A common antibacterial ingredient used in liquid hand soaps, toothpaste and body washes could harm the guts leading to bowel cancer, a new study warned.
Triclosan, a common antimicrobial, found in more than 2,000 consumer products could have adverse effects on colonic inflammation and colon cancer by altering gut microbiota, the microbes found in our intestines.
Short-time exposure to low-dose triclosan caused low-grade colonic inflammation, and exaggerated disease development of colitis and colitis-associated colon cancer in mice, scientists at the University of Massachusetts Amherst found.
And because traces of the chemical has been found in three quarters of US citizens tested there was an urgent need to test its safety.
Senior author Assistant Professor Guodong Zhang "These results, for the first time, suggest that triclosan could have adverse effects on gut health.
"Triclosan (TCS) is a widely used antimicrobial ingredient and is incorporated into more than 2,000 consumer products.
"Here, our central finding is that short-time exposure to low-dose TCS caused low-grade colonic inflammation, and increased colitis and colitis-associated coloncancer in mice, which suggests a potential adverse effect of his compound on gut health."
Co-first authors Dr Haixia Yang and Weicang Wang, both from the Zhang laboratory in the food science department at UMass Amherst noted triclosan was detected in about 75 per cent of the urine samples of individuals tested in the United States and it is among the top ten pollutants found in U.S. rivers.
Postdoctoral fellow Yang said: "Because this compound is so widely used, our study suggests that there is an urgent need to further evaluate the impact of triclosan exposure on gut health in preparation for the potential establishment of further regulatory policies."
The study investigated the effects of triclosan on colonic inflammation and colon cancer using several mouse models.
In all mouse models tested, triclosan promoted colonic inflammation and colon tumorigenesis, Prof Zhang reported.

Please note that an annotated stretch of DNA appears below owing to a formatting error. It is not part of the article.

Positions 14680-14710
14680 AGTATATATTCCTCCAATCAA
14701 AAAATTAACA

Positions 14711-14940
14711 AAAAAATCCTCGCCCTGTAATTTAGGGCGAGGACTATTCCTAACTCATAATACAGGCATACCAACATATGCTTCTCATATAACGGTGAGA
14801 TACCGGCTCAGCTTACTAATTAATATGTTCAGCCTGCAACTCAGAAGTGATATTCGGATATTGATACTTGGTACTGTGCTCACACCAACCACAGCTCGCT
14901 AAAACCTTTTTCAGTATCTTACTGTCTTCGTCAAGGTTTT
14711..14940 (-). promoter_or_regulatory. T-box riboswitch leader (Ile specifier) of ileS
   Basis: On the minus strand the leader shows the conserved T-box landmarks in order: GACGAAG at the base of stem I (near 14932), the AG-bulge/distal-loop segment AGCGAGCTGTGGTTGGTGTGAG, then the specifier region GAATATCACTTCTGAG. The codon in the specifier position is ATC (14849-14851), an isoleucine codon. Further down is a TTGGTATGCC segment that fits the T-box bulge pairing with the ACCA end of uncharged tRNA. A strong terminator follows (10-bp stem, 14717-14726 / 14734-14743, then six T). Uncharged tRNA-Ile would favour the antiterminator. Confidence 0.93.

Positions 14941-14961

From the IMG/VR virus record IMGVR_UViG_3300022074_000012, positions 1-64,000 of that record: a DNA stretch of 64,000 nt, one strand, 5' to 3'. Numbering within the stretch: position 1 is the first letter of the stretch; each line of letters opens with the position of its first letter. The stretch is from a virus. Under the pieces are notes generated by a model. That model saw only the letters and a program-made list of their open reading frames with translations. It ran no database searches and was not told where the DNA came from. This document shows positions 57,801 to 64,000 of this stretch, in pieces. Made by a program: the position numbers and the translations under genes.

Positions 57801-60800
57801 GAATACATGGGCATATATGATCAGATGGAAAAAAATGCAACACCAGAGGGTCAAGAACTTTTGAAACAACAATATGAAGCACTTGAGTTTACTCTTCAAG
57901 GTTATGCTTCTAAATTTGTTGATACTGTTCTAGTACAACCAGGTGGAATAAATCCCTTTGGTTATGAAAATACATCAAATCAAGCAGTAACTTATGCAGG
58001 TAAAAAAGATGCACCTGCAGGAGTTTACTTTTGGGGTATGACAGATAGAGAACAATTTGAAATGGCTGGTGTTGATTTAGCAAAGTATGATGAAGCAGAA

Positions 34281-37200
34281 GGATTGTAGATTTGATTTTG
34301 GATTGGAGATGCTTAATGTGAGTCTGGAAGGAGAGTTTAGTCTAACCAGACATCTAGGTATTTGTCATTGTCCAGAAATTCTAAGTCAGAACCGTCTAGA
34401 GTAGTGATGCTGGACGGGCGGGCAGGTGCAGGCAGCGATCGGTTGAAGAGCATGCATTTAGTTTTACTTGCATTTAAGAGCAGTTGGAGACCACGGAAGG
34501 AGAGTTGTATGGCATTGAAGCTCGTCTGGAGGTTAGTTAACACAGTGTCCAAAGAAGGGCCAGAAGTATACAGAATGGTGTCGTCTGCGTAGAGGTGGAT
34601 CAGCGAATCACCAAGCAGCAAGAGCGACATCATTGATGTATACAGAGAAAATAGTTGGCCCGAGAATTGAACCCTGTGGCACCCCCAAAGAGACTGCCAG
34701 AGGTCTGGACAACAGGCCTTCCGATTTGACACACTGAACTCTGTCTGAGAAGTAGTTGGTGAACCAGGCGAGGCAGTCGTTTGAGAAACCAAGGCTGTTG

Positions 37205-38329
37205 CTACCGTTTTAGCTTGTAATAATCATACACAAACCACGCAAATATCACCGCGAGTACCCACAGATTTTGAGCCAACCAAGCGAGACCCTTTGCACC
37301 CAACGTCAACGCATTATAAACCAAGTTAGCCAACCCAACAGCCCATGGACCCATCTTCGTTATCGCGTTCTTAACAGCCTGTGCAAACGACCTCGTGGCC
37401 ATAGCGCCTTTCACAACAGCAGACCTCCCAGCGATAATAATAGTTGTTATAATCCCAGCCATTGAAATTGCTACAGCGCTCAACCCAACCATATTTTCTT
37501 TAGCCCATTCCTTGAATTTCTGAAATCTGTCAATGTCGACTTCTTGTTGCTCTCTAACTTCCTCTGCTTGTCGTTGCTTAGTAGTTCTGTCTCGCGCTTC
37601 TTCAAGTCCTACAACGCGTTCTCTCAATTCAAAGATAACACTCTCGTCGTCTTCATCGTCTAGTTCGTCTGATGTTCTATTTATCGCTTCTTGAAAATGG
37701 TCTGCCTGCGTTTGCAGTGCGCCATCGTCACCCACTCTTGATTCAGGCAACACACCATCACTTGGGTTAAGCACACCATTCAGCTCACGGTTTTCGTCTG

Co-author, food scientist Associate Professor Hang Xiao, added: "In particular, we used a genetically engineered mouse model which develops spontaneous inflammatory bowel disease or IBD.
"Also, treatment with triclosan significantly increased disease development of IBD in the mice, suggesting that IBD patients may need to reduce exposure to this compound."
In a series of experiments designed to explore mechanisms, the research team found that gut microbiota is critical for the observed adverse effects of triclosan.
Feeding triclosan to mice reduced the diversity and changed the composition of the gut microbiome, a result similar to what was observed in a human study conducted by others.
Also, triclosan had no effect in a germ-free mouse model where there is no gut microbiome present, nor in a genetically engineered mouse model where there is no Toll-like receptor 4 (TLR4) - an important mediator for host-microbiota communications.
Prof Zhang said: "This is strong evidence that gut microbiota is required for the biological effects of triclosan.
"Further studies are urgently needed to better characterise the effects of TCS exposure on gut health to establish science-based policies for the regulation of this antimicrobial compound in consumer products.
"Besides TCS, many other high-volume chemicals are also used as antimicrobial ingredients in various personal care and household products.
"Compared with TCS, less is known about the health effects of other antimicrobials.
"Our research suggests the importance of evaluating the potential toxic effects of other antimicrobials on gut microbiota and associated colonic diseases to developsafe antimicrobials with minimal adverse impact on human health and the environment."
The study was published in the journal Science Translational Medicine.
In an editorial note accompanying the article, the journal said: "Antimicrobials are ubiquitous in manufactured products beyond hand soap and exist in the environment as pollutants.
"Triclosan exposure is practically unavoidable in the United States, but little is known how ingestion may affect our health.
"Although the study is limited to mouse models, this work suggests that the effects of triclosan on human health should be examined more closely."